It happens every spring. The whole countryside is “greening up”. It’s a most delightful time of the year, when the leaves take on that light green color and you can peer deeply into the woodlots. Later, the tree leaves take on a dark green color. The corn is up about 2 to 3 inches, barely discernible when looking at the rows from the side, but one can glimpse the neat rows if looking straight on. At this time of the years, the lawns need mowing every 3 or 4 days. The maple seeds are helicoptering down. With a little wind, a whole shower of the whirly things. The lilacs have seen a good run, and are on the downside. There is no more fragrant flower than the lilac. If I die in May, I do want plenty of lilacs at the place of final repose. Make it tulips if the inevitable occurs in April, lilacs in May, sheaves of alfalfa, timothy, and clover in June, stalks of oats and wheat in July, chicory and Queens Anne’s Lace in August, and goldenrod in September. Any other month, you can choose. We’re approaching June, and we can see that the days getting longer and longer, which will keep happening up until around June 21, the Summer Solstice, the longest day of the year. We will have about 15 hours of daylight and 9 hours of darkness. Already the point of sunrise on the eastern horizon has moved so far north that we can see the Sun come up from our large picture windows at around 5:45 AM. Reminds me of the Beatles song “Here Comes the Sun”. “Here comes the sun, and I say, It’s all right.”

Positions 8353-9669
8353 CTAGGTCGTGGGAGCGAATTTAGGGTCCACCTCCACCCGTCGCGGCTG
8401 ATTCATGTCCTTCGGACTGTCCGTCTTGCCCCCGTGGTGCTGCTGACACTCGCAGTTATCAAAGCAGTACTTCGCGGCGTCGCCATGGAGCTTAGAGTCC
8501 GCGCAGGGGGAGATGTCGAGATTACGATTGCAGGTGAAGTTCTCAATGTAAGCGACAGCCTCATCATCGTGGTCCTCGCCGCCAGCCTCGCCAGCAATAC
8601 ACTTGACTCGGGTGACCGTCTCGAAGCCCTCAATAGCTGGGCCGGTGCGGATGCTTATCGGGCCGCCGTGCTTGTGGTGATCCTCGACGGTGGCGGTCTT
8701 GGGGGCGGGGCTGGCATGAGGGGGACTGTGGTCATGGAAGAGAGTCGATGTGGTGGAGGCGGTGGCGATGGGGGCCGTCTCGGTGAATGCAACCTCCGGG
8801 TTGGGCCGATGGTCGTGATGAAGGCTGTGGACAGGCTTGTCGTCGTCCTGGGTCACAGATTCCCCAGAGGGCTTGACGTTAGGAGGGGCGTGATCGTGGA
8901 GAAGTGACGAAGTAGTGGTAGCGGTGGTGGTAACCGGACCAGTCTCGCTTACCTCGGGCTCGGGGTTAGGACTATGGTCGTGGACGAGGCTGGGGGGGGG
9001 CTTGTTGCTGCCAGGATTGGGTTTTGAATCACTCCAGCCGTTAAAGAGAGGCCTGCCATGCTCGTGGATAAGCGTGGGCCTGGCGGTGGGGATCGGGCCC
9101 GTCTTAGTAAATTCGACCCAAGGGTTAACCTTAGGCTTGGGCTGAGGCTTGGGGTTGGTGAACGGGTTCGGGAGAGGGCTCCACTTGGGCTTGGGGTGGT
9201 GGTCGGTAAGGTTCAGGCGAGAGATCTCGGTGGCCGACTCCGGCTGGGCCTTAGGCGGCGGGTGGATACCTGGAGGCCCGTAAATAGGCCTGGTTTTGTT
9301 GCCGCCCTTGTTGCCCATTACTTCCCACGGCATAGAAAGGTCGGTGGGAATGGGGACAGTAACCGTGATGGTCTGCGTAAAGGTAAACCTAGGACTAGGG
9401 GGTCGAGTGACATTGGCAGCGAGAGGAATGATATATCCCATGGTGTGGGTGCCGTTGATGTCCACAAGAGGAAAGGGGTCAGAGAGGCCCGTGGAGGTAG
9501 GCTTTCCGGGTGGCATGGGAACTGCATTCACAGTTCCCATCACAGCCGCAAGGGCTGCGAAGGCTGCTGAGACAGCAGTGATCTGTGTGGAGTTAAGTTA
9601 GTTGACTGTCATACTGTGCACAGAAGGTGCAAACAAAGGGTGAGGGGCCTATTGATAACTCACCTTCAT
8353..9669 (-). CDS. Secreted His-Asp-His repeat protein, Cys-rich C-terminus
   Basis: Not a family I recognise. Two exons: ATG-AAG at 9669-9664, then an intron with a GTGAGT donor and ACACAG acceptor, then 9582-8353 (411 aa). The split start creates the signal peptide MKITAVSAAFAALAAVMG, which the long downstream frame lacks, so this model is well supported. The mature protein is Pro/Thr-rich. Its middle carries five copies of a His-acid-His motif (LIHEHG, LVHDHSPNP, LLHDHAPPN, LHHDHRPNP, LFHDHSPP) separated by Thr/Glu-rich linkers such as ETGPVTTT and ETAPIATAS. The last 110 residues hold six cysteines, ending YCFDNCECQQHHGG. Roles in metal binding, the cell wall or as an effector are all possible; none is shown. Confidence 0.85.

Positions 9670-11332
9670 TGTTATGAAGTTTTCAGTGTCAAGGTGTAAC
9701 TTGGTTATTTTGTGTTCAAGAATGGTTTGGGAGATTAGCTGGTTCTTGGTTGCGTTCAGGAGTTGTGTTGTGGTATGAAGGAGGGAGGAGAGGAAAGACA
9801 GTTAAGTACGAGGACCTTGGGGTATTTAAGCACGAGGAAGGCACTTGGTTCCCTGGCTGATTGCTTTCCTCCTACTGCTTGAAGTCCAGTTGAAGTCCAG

Springtime in Tomah
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